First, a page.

On February 7, the U.S. approved the possible sale of 200 AGM-158C Long-Range Anti-Ship Missiles (LRASM) to Australia, with an estimated value of $ 900 million. The sale approval was announced by the U.S.’ the Defense Security Cooperation Agency (DSCA), operating under the Department of Defense (DoD).
The sale includes 11 ATM-158C LRASM Telemtri-variant, DATM-158C LRASM, Captive Air Training Missiles (CATM-158C LRASM) and other powerful equipment. Lockheed Martin is the main contractor, as the DSCA stated.
Stealth Ship-Killer Missiles
The AGM-158C LRASM is a stealth ship-killer missile with a more advance targeting capability than the Harpoon anti-ship missile operated by the U.S. Navy since 1977. Australia—one of America’s closest allies—is planning to use this missile in its F-18 airplanes in a support capacity with the Australian Navy. This is the first time Australia has purchased such sophisticated missiles.
More and more countries are modernizing their arsenals by developing anti-ship missiles, once famous during the Cold War. The weapon’s ability to sink and hunt an enemy’s vessel at full speed without being detected has made this weapon the hottest property in the defense industry.
Anti-Ship Missile Development Slowed Down After the End of the Cold War
The end of the Cold War halted the development of anti-ship missiles due to the declining tensions at sea between then the U.S-led Western bloc and the Soviet-led Eastern bloc.
Subsequently, the U.S. was engaged in wars that were not naval-focused such as Iraq and Afghanistan—both countries which also had inadequate weapon and defense systems. The U.S. and numerous countries are focusing on land operations in Central Asia and the Middle East, often reducing their navies’ relevance in battlefields.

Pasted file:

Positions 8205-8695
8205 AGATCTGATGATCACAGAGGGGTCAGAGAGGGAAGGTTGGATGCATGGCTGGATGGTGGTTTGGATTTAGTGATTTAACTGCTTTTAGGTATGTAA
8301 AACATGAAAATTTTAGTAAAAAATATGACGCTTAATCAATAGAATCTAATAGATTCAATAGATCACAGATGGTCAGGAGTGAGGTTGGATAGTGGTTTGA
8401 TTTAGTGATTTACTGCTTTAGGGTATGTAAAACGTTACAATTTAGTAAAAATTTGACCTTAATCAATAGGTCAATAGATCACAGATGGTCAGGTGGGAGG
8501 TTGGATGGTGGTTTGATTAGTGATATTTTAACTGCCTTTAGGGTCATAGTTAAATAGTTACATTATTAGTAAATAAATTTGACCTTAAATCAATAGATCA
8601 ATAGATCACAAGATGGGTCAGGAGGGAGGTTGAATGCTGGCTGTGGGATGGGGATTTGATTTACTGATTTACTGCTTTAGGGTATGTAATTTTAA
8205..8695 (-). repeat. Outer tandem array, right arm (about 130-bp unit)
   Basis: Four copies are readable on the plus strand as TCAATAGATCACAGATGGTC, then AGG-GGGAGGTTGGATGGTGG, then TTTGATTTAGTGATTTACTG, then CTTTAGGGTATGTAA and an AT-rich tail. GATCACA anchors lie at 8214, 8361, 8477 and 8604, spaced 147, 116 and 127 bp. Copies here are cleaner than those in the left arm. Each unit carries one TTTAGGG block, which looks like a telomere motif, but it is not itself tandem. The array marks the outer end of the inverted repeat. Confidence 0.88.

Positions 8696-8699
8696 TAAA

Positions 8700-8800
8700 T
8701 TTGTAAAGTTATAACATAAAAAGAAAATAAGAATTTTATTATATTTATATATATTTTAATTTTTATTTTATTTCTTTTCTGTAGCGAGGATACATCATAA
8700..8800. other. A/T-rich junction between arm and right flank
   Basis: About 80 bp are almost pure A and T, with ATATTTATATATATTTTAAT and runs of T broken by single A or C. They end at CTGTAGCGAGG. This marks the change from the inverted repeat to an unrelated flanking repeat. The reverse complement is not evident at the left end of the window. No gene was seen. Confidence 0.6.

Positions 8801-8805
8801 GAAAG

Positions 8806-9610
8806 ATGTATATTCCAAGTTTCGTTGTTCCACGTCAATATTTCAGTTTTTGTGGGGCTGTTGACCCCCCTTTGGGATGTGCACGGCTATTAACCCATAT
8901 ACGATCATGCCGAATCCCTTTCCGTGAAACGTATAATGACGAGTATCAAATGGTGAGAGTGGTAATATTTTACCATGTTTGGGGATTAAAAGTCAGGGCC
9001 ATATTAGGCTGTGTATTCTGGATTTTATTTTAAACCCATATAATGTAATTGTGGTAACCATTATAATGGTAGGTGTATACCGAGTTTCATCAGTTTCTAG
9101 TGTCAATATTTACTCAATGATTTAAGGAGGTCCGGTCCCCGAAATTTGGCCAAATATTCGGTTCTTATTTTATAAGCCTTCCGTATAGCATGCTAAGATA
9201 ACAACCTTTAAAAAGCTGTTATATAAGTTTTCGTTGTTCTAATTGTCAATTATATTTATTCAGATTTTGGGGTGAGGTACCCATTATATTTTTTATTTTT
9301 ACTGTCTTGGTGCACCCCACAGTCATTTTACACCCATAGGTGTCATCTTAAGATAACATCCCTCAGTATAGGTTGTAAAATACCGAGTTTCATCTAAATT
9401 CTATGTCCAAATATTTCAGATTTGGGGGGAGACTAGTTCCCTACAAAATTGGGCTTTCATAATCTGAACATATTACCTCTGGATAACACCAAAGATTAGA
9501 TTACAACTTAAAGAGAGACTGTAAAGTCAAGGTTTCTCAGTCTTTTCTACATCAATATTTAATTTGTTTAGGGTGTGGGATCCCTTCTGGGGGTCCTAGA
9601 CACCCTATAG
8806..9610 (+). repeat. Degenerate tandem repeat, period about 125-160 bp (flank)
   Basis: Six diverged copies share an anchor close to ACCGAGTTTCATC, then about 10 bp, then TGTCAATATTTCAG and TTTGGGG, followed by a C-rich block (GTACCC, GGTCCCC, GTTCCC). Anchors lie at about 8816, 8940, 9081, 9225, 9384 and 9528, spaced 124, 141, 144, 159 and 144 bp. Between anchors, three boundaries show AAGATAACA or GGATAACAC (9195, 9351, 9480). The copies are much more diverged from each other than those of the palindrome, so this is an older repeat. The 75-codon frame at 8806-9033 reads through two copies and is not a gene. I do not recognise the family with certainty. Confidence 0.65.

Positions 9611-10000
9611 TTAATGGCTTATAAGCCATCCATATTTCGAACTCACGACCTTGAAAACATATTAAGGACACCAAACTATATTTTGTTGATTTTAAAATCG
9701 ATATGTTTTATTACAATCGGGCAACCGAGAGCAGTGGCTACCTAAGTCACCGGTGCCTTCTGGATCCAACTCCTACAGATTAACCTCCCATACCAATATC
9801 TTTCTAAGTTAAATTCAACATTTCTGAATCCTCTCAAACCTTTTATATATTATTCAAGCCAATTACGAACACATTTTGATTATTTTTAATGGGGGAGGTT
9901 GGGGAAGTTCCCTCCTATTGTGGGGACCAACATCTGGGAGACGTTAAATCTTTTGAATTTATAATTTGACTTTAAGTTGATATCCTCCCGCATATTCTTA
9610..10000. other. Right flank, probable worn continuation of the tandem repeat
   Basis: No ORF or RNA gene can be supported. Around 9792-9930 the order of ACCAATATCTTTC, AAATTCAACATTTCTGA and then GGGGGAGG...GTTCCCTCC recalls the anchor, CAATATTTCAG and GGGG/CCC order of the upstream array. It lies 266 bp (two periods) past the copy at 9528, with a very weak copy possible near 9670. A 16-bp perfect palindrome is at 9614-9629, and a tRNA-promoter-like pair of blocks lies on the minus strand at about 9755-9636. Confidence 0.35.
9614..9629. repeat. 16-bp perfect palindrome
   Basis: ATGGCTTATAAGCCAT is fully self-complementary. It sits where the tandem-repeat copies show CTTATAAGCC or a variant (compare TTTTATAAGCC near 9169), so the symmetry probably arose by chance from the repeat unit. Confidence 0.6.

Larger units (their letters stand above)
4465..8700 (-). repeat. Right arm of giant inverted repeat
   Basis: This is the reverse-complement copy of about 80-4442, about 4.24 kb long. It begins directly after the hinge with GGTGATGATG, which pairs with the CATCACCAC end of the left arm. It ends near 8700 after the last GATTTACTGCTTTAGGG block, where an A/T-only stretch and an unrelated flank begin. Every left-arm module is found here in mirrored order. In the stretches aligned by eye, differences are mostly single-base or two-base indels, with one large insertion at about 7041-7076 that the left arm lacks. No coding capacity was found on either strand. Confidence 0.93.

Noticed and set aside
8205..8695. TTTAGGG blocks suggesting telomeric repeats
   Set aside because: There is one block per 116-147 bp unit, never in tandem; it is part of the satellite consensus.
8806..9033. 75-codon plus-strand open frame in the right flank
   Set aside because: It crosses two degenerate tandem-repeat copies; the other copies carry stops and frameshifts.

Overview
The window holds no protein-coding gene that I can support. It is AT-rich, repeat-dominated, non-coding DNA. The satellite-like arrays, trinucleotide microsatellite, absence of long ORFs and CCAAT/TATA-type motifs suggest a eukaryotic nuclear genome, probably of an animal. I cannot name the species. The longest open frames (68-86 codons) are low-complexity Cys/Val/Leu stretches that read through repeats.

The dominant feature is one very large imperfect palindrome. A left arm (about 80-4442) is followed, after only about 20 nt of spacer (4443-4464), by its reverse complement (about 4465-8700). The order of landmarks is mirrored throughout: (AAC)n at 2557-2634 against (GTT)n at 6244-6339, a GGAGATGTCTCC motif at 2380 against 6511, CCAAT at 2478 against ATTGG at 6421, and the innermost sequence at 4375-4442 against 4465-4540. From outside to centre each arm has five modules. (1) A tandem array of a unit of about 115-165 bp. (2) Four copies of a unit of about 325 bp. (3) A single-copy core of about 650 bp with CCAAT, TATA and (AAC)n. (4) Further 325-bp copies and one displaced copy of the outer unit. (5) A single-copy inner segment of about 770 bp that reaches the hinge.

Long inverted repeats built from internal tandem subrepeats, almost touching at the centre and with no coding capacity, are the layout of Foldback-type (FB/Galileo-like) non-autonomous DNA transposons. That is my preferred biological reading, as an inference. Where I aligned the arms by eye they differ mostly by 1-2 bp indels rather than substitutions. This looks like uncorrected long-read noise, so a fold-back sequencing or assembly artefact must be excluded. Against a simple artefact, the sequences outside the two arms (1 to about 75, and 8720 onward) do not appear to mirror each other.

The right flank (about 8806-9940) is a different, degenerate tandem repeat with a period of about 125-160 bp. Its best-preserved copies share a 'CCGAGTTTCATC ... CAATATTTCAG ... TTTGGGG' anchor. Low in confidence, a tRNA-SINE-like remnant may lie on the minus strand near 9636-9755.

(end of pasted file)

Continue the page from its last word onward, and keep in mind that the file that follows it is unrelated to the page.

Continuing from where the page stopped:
During the Cold War era, Western navies tended to contain airborne and underwater threats and Russia’s Navy current blue water capacity is limited, as Asianmilitaryreview wrote.
China Factor is One Of the Principal Reasons Behind the Massive Anti-Ship Missile Boom
China’s ambition to be the world’s military powerhouse has pushed the U.S. and other nations to develop their anti-ship missiles. The U.S. Navy budget for the fiscal year of 2021 includes the purchase of ship-killing weapons.
“China has grown their battle fleet to about 335 surface ships, and that’s occurred over the last 10 years as they’ve shifted from a build-up of their homeland defense forces and moved to the sea in an expansionist role around the globe,” Rear Adm. Randy Crites told Defensenews.
Despite the opinion that the Pentagon’s long-range weapons are still far behind those of Beijing, the Navy budget’s inclusion of the purchase of anti-ship missile is still positive progress given Beijing’s determination to focus on rocketry.
“This budget is a great signal of the Navy’s intent to finally get serious about the quality and quantity of the anti-ship missile inventory.The request for LRASM, Naval Strike Missile and Maritime Strike Tomahawk is a real turning point in anti-ship budget seriousness,” said Eric Sayers, a Center for a New American Security adjunct senior fellow and former US Indo-Pacific Command staffer.
In its recent military parade during the 70th anniversary of the People’s Republic Of China, the mainland displayed a wide range of military equipment, including the latest generation of anti-ship missile called the YJ-8, China’s government T.V. station CGTN reported.
On February 10, Japan’s Navy has also tested the air-launched version of Type-12 surface-to-air missile, designed for the P-1 maritime patrol plane. Some reports said a P-1 patrol aircraft equipped by four air-based and modernized Type-12 missiles also conducted its debut test flight from the Naval Air Facility Atsugi.
Several experts linked Tokyo’s intention to manufacture a new anti-ship missile to China’s Air Forces and coast guards’ increasing activity in Japan’s airspace and territorial waters in the past few months.
“The reality is that China is rapidly increasing military spending, and so people can grasp that we need more pages,” Defense Minister Taro Kono said at a media briefing in September 2019.
Russia is Joining the Race
Russia’s Ministry of Defense succeeded in testing two Mosquito anti-ship missiles in the Sea of Japan. The Mosquito or Moskit missile has a capacity of destroying surface targets as RT reported on July 15, 2019. The Moskit is a supersonic low-altitude cruise missile made by Russia, designed to destroy surface ships weighed up to 20,000 tons.
The missile buying and development boom shows no signs of slowing down.